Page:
Generally, the results of subcutaneous fat thickness which to be assessed using Skin Fold Thickness (SFT) and bone in observational studies are somewhat controversial. Similar to current analysis positive associations between SFT and bone mass35, however, negative association was reported in another study by Katzmarzyk et al.36.

Table 5:
Spearman’s correlations between BMD and different variables among postmenopausal women
*p<0.05: Significant differences, **p<0.01: Highly significant differences

Table 6:
Stepwise regression analysis to evaluate effect of different variable on BMD at neck of femur
*p<0.05: Significant differences, **p<0.01: Highly significant differences, a showed significant variation in BMR, b showed significant variation in visceral fat

Table 7:
Stepwise regression analysis to evaluate effect of different variable on BMD at lumbar spines
*p<0.05: Significant differences, **p<0.01: Highly significant differences

Liu et al.12 demonstrated that higher amounts of Visceral Adipose Tissue (VAT) are associated with greater BMD and better microstructure of the peripheral skeleton. Also, current results confirmed these findings, where BMD at neck of femur had highly significant positive correlations with visceral fat. Whereas, some studies contrasts that and found negative relationship between VAT and BMD36-40.

In the present study, obesity was more strongly correlated with BMD at femoral sites, compared with those at the lumbar spine. Femoral sites are composed of relatively higher cortical bones than the lumbar spine41. Thus, these findings suggest that body composition parameters may have a greater effect on cortical bone than trabecular bone, similar to observations by Ahn et al.42.

By focusing specifically on BMR, current study showed that pre-menopausal women had recorded higher values and lesser affection of osteoporotic changes than postmenopausal in femur and spine. This finding suggested that the effects of BMR may have a substantial effect on the skeleton BMD. In agreement with the current results, Hsu et al.43 and Choi and Pai44 have reported that BMR is closely associated with BMD in elderly persons (non-osteoporotic had higher BMR). The BMR may be a novel target for interventions aimed at preventing the age-related decline in BMD.

Choi and Pai44 concluded that, in postmenopausal women, BMD is strongly correlated with BMR and that BMD of the lumbar spine was more strongly correlated with BMR (r = 0.51, p<0.01) than with lean body mass (r = 0.39, p<0.01) and waist/hip ratio (r = -0.28, p<0.01). Moreover, in osteoporotic women, the mean values of BMR were significantly lower than those for non-osteoporotic ones (p<0.01). In agreement with current results they found that BMR, in elderly persons, strongly correlates with BMD compared to TBF, BMI or lean body mass.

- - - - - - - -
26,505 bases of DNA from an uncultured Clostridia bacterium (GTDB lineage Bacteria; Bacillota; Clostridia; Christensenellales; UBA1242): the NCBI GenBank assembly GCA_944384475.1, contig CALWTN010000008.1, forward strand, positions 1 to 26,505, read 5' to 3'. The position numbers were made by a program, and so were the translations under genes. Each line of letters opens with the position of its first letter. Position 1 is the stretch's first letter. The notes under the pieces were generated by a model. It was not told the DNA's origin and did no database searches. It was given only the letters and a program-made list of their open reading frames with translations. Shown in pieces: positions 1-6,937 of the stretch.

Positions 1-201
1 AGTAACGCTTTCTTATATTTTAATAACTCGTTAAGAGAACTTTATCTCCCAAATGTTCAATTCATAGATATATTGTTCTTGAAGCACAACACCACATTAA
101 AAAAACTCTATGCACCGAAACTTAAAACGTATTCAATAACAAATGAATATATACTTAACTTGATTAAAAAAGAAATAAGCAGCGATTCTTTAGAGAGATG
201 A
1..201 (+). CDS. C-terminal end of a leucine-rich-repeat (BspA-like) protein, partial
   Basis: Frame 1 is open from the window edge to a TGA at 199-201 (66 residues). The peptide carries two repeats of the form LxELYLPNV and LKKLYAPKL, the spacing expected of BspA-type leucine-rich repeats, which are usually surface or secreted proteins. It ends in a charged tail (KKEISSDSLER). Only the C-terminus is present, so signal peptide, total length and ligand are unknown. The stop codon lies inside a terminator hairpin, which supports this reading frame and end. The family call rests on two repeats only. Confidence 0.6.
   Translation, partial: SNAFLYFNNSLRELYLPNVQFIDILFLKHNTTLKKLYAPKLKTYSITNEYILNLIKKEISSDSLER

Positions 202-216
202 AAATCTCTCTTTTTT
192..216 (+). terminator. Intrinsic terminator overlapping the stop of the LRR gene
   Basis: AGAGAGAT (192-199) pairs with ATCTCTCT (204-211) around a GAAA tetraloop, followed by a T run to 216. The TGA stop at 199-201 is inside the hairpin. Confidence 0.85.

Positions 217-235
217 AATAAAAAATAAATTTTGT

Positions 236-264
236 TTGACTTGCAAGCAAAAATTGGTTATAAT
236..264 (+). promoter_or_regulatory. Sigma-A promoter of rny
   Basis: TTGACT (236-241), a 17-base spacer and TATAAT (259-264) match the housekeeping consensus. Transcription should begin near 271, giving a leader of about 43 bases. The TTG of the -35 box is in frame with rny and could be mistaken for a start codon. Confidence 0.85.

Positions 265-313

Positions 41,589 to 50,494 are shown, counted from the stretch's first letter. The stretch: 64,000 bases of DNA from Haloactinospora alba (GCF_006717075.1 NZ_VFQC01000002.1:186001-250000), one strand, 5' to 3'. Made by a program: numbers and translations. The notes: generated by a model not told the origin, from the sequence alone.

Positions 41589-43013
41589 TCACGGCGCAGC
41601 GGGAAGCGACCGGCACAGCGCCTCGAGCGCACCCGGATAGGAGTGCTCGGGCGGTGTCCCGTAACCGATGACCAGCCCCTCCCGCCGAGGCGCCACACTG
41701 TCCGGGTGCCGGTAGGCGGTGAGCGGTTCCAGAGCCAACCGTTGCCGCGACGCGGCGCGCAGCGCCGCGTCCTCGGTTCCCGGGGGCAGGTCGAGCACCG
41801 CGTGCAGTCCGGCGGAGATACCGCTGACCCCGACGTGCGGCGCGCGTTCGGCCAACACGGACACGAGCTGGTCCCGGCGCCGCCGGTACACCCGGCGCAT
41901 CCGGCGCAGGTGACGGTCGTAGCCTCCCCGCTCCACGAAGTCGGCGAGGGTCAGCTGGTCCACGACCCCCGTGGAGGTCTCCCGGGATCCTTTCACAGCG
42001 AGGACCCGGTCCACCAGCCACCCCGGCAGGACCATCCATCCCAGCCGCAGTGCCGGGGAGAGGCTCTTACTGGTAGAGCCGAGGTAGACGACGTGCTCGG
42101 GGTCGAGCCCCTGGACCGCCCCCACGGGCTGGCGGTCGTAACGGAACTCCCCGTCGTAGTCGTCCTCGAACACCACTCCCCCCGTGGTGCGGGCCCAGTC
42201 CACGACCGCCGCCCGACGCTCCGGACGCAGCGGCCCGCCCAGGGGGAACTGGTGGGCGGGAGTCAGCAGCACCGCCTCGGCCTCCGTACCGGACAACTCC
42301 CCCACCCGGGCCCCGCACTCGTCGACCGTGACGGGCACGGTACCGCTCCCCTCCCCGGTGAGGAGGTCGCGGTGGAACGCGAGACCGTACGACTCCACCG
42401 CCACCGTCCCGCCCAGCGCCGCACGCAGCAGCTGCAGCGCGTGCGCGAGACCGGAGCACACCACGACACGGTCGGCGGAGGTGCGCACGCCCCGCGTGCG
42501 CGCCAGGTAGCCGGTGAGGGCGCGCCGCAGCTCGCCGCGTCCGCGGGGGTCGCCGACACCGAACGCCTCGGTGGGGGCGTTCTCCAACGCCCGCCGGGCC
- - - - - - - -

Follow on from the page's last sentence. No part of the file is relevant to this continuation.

Hedlund and Gallagher45 concluded that menopause correlates with decreased BMD at several skeletal sites, although not previously been observed in the hip. Moreover, in the early postmenopausal years, BMD decreased faster at all sites, where the decrease in BMD of the femoral neck and trochanter, during the first 6 years postmenopausal was 3-10 times higher than in the decade prior to menopause45. These findings confirm that the combined effect of both age and menopause represent major factors of low BMD, a risk factor for osteoporosis45,46.

CONCLUSION

Bone health is significantly positively correlated with body mass index, fat mass and its distribution and BMR, particularly at femur neck; among pre and post-menopausal women. Moreover, it is significantly positive correlated with leptin among pre-menopausal women and with C terminal peptide among postmenopausal women.

So, overweight/obesity can be considered as a protective factor for bone health. Central obesity determined by WHtR not WHR; can be considered as easy diagnostic important tool in assessment of bone health among pre and post-menopausal women.

SIGNIFICANCE STATEMENT

This study discovers the possible synergistic effect of BMR, fat mass and its distribution that can be beneficial for bone health. It also throw light on the combined effect of both age and menopause, which represent major factors of low BMD and osteoporosis. It will help the researcher to uncover the critical area of postmenopausal bone loss that many researchers were not able to explore. Thus, a new theory on the combination of BMR, fat mass, its distribution and possibly other combinations, may be arrived at.

ACKNOWLEDGMENTS

We would like to acknowledge our institute National Research Centre, Egypt; without its fund this study could not be done. We would also like to acknowledge everybody participated in this study, the employers of our institute who were the participants of this study, the technicians who helped in the laboratory analysis and the doctors who participated in collection of the data. Without their help, this study could not have been completed.